snap – snapcraft.io

Package any app for every Linux desktop, server, cloud or device, and deliver updates directly. Snap packages are a great way of running apps in an isolated state without using VMs or Containerisation. The website http://snapcraft.io has more details and examples such as this to get going:

A snap is a fancy zip file containing an application together with its dependencies, and a description of how it should safely be run on your system, especially the different ways it should talk to other software. Most importantly snaps are designed to be secure, sandboxed, containerised applications isolated from the underlying system and from other applications. Snaps allow the safe installation of apps from any vendor on mission critical devices and desktops.

Try this (you may need to install snapd)

 $ sudo snap install hello-world 

Now you have installed a snap. You can take a look inside the snap very easily, it shows up as a new directory on your system:

$ cd /snap/hello-world/current/

$ tree
.
├── bin ← this directory structure is just for convenience
│ ├── echo there is no hardcoded structure requirement other
│ ├── env than meta/snap.yaml
│ ├── evil
│ ├── sh
│ ├── showdev
│ └── usehw
└── meta ← your snap must have this directory
├── icon.png ← no prizes for guessing what this is
└── snap.yaml ← this is the required metadata

 

LXD Update Script

Simple shell script wrapper to update all lxd container hypervisor images running Debian or Ubuntu Linux. Run the below script on the host of your lxd server to update all the lxd containers running Ubuntu or Debian. Could be modified to suit CentOS/RedHat OS and/or you container OS of choice.

Script:

#!/bin/bash
# A simple shell script to update all lxd container hypervisor
# URL: https://bash.cyberciti.biz/virtualization/shell-script-to-update-all-lxd-container-hypervisor/
# Tested on : Ubuntu 16.04 LTS lxd server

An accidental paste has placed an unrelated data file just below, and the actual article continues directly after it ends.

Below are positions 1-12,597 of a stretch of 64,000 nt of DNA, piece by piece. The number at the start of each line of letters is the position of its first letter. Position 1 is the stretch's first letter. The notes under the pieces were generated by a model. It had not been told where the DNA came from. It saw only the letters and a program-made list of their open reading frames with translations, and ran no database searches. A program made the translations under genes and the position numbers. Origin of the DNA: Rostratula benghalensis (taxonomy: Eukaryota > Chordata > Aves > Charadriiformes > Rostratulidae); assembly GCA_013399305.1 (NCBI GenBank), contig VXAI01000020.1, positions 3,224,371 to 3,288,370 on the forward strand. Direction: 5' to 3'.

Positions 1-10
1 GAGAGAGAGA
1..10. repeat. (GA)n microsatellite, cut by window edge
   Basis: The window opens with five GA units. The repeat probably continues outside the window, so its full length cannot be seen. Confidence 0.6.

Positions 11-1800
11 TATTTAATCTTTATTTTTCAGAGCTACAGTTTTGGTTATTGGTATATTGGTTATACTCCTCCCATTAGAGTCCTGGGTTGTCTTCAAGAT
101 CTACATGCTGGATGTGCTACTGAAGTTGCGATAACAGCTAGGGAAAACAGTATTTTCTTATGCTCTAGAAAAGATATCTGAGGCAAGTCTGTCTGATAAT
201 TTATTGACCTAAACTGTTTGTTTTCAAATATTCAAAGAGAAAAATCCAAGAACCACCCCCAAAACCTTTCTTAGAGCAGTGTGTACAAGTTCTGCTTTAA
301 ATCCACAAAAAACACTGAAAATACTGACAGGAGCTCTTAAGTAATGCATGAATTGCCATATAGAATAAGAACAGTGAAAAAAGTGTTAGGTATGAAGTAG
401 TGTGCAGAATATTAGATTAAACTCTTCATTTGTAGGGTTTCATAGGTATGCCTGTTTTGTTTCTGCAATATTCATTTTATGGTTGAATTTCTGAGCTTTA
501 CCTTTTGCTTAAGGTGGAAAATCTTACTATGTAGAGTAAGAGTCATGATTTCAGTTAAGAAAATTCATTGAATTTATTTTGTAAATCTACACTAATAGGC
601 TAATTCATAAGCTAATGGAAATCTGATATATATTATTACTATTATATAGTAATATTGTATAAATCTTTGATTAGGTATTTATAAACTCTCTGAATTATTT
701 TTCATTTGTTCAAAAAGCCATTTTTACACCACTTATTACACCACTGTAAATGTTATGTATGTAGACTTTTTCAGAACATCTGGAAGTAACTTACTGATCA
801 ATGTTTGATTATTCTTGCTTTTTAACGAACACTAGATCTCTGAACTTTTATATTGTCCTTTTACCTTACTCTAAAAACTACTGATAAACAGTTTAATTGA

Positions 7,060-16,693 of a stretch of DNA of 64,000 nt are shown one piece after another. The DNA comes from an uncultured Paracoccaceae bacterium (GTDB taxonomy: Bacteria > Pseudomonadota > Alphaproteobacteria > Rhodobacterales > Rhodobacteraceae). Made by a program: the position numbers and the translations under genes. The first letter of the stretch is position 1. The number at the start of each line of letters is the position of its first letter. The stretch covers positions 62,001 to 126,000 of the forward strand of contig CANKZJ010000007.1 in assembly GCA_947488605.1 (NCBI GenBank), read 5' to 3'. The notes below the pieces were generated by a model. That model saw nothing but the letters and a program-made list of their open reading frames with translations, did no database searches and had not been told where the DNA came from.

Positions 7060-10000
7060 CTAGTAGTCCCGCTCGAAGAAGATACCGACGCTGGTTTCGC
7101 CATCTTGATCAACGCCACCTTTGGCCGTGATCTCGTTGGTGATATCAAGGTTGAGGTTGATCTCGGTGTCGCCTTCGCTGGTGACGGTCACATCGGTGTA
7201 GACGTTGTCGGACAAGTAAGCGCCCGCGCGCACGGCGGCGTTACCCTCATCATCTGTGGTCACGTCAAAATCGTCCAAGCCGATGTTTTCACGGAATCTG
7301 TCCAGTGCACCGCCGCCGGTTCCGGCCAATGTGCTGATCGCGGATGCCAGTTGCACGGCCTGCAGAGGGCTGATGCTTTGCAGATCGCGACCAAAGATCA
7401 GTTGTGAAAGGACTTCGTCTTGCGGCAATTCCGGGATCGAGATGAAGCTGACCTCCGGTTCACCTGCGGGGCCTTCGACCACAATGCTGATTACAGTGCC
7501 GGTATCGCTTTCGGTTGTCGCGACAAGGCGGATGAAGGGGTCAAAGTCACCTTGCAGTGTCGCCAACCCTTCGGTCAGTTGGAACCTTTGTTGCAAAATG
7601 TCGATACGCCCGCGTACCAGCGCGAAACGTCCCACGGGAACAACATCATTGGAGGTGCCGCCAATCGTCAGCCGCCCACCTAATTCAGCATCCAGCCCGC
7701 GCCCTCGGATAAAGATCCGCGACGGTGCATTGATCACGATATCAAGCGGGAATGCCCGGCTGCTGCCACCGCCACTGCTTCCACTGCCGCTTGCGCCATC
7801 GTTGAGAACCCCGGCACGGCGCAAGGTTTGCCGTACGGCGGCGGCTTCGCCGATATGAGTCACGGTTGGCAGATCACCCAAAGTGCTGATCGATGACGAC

# Tested on : Ubuntu/Debian lxd container hypervisor only
# ----------------------------------------------------------------------------
# Author: nixCraft
# Copyright: 2016 nixCraft under GNU GPL v2.0+
# ----------------------------------------------------------------------------
# Last updated 14 Aug 2016
# ----------------------------------------------------------------------------
# Set full path to bins
_apt="/usr/bin/apt-get"
_lxc="/usr/bin/lxc"
_awk="/usr/bin/awk"
# Get containers list
clist="$(${_lxc} list -c ns | ${_awk} '!/NAME/{ if ( $4 == "RUNNING" ) print $2}')"
# Use bash for loop and update all container hypervisor powered by Debian or Ubuntu
# NOTE: for CentOS use yum command instead of apt-get
for c in $clist
do
echo "Updating Debian/Ubuntu container hypervisor \"$c\"..."
${_lxc} exec $c ${_apt} -- -qq update
${_lxc} exec $c ${_apt} -- -qq -y upgrade
${_lxc} exec $c ${_apt} -- -qq -y clean
${_lxc} exec $c ${_apt} -- -qq -y autoclean
done

Reference:
https://bash.cyberciti.biz/virtualization/shell-script-to-update-all-lxd-container-hypervisor/

 

The detox utility

The detox utility renames files to make them easier to work with. It removes spaces and other such annoyances. It’ll also translate or cleanup Latin-1 (ISO 8859-1) characters encoded in 8-bit ASCII, Unicode characters encoded in UTF-8, and CGI escaped characters.

Sequences:
detox is driven by a configurable series of filters, called a sequence. Sequences are covered in more detail in detoxrc(5) and are discoverable with the -L option. Some examples of default sequences are iso8859_1 and utf_8.